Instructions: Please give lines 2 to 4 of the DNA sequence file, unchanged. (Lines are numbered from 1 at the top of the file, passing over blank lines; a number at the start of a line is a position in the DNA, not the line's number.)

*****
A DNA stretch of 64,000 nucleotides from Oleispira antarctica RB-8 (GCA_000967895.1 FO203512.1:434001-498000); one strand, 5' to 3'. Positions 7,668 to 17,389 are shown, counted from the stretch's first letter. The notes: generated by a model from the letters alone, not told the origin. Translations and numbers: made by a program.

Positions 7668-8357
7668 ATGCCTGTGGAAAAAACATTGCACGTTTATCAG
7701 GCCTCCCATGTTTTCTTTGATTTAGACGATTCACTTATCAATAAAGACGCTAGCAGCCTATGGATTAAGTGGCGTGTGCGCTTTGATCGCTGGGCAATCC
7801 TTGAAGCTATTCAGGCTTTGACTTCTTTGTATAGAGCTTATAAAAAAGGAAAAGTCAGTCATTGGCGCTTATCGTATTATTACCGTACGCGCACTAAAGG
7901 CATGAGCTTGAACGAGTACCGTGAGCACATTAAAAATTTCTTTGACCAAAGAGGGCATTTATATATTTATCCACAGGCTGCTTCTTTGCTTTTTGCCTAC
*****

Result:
Positions 7668-8357
7668 ATGCCTGTGGAAAAAACATTGCACGTTTATCAG
7701 GCCTCCCATGTTTTCTTTGATTTAGACGATTCACTTATCAATAAAGACGCTAGCAGCCTATGGATTAAGTGGCGTGTGCGCTTTGATCGCTGGGCAATCC